Government officials leading meetings, receptions, and state funerals generally offered Christian and Muslim prayers and, occasionally, traditional invocations. President Akufo-Addo, a Christian, and Vice President Mahamudu Bawumia, a Muslim, continued to emphasize the importance of peaceful religious coexistence in public remarks. For example, in June President Akufo-Addo spoke at an Eid al-Fitr celebration and declared, “Our nation needs all the virtues that Islam requires us to cultivate during the month of Ramadan. These include good neighborliness, sacrifice, and discipline.” In April, at a celebration of National Chief Imam Sharubutu’s 100th birthday, Vice President Bawumia stated, “Between Muslims and Christians there’s actually more that unites than divides us.” Following attacks by violent extremists on churches in neighboring Burkina Faso, he called on Muslims and Christians to unite against potential terror threats.
Section III. Status of Societal Respect for Religious Freedom
Muslim and Christian leaders reported continued informal dialogue between their respective governing bodies and the National Peace Council. Faith leaders reported sustained communication among themselves on religious matters and ways to address issues of concern or sensitivity. When Reverend Isaac Owusu-Bempah in December 2018 revealed a prophecy about the deaths of some Ghanaian leaders, including prominent Muslims such as the national chief imam and Vice President Bawumia, Muslim youth vandalized his church in Accra. The national chief imam called for tolerance and calm, earning praise from the then inspector general of police.
There were some media reports of supervisors directing Muslim nursing students to remove their veils in hospital wards. In January the director general of the Ghana Health Service stated the agency’s policy allowing Muslim nurses to wear the hijab at work had not changed and must be adhered to, following reports that a student nurse was refused work at a hospital for not removing her veil. In October Muslim women organized demonstrations in several cities protesting harassment and discrimination over wearing their hijabs.
For the first time, the national chief imam attended the Easter Sunday Mass at a Catholic church. The imam said his attendance was intended to encourage interfaith engagement, and his spokesperson, Sheikh Aremeyaw Shaibu, described the move as an effort “to send a certain signal in a radical way that the narrative of Islam…is rooted in the principles of love and compassion for humanity.” While the imam’s appearance at the church was largely well received and commended, according to press reports, some Muslims criticized the gesture, prompting him to clarify that he “didn’t go there to worship. It was a visit of friendship.”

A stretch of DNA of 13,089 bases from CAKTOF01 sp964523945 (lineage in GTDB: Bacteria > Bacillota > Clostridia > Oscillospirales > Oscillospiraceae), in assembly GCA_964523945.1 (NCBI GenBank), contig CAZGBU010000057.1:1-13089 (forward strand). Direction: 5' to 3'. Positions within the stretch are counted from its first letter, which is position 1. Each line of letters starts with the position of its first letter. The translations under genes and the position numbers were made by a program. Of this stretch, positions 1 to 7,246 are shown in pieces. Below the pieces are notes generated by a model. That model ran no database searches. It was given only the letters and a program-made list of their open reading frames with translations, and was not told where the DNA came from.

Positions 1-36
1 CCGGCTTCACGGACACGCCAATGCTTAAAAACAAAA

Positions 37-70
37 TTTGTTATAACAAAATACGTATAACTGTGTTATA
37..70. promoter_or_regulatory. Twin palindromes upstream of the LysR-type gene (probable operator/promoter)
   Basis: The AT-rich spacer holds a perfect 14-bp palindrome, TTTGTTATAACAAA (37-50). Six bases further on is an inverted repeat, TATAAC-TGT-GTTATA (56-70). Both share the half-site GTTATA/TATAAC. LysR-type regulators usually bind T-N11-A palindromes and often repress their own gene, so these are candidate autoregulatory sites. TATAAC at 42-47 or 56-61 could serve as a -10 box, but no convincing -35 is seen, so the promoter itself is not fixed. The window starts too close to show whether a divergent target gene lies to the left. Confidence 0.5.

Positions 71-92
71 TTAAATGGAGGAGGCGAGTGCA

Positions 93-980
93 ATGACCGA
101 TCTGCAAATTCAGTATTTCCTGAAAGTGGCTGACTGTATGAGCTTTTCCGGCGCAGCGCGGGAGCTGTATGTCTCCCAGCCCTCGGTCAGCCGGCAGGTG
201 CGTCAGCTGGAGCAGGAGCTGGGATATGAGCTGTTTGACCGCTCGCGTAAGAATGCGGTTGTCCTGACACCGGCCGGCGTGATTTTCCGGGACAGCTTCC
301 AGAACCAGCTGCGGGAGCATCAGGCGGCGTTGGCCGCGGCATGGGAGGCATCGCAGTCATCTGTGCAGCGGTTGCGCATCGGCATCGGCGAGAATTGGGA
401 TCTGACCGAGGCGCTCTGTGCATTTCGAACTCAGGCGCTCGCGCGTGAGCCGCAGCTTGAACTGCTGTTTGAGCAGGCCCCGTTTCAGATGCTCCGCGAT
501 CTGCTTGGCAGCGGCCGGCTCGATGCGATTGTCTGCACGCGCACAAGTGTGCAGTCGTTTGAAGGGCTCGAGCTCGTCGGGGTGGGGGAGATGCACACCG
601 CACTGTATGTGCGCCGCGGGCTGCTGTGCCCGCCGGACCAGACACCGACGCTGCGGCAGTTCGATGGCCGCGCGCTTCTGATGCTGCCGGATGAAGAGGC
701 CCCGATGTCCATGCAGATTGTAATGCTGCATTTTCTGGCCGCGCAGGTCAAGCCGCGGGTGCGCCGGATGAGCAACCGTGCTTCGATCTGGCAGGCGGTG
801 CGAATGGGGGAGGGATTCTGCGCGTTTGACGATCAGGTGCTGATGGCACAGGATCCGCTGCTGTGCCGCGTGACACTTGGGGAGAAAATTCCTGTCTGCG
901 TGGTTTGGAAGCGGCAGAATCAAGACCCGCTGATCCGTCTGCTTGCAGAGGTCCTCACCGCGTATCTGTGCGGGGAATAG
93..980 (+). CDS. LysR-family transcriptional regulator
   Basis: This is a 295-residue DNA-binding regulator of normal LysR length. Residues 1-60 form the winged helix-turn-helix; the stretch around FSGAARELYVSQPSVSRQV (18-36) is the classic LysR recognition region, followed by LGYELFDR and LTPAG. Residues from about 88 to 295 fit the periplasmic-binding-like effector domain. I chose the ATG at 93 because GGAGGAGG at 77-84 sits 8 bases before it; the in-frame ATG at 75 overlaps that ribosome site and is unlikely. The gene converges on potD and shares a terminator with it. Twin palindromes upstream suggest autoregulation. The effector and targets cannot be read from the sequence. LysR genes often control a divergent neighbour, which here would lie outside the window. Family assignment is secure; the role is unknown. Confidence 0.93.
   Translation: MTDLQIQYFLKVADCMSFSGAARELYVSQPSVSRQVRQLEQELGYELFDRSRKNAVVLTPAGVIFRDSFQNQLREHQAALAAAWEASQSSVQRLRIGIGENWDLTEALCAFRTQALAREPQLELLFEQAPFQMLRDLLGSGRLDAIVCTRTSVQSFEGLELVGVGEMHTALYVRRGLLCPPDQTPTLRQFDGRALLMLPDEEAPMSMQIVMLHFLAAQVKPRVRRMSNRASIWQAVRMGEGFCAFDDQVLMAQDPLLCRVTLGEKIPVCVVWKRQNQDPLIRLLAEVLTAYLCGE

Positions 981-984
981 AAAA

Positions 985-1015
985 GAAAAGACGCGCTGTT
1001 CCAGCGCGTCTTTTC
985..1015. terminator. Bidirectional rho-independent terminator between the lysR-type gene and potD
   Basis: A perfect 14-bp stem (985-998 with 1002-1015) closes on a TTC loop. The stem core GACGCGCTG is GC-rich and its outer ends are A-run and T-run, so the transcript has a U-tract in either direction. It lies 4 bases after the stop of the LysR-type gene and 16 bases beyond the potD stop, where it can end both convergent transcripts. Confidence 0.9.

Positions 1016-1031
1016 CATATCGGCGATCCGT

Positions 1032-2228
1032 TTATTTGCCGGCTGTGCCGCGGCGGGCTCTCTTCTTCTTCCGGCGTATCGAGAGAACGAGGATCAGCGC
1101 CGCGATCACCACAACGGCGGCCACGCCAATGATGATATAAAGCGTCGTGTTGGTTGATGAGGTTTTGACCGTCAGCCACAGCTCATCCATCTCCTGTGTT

Section IV. U.S. Government Policy and Engagement
Embassy representatives discussed with government officials the importance of mutual understanding, religious tolerance, and respect for all religious groups. At a meeting in November, embassy officials reviewed with a member of parliament the ongoing discussion about possibly legislating the activities of religious groups. Embassy officials also discussed these subjects with a broad range of other actors, including Muslim civil society organizations and Christian groups. In addition, the Ambassador underscored in meetings with key religious leaders that the United States supported an individual’s right to his or her faith as well as the right of individuals not to practice any religion.
In May the Ambassador hosted an iftar with religious leaders from various faiths. In her remarks, the Ambassador commended National Chief Imam Sharubutu for setting “a new standard for modeling interfaith harmony.” She recognized the critical role that religious institutions in the country played in supporting civic engagement and providing social services. The Ambassador also noted that iftars and other interfaith gatherings fostered a sense of community and nurture understanding, as “sharing a meal together chips away at perceptions of the person sitting across from you as the ‘other.’”
In June the embassy sponsored a roundtable discussion about the role of religious institutions in promoting tolerance and countering violent extremism. The conversation involved key Christian and Muslim religious figures, secular civil society organizations, and governmental entities such as the National Peace Council, Commission on Human Rights and Administrative Justice, Ghana Police Service, and Ghana Education Service. Among other issues, the participants debated religious accommodation in schools.
In November the Ambassador spoke about religious freedom and interfaith harmony at a gathering the national chief imam hosted to encourage interaction between interfaith leaders.
For the second consecutive year, the embassy supported the efforts of the West Africa Center for Counter Extremism (WACCE), a local organization, that brought together traditional leaders, interfaith religious leaders, political party leaders, and local government authorities to emphasize messages of peace, tolerance, and nonviolence to vulnerable youth. The WACCE held two workshops, drawing in participants from regions with large Muslim populations and mobilizing high level religious leaders from various faiths to come together to deliver messages of peace to their communities.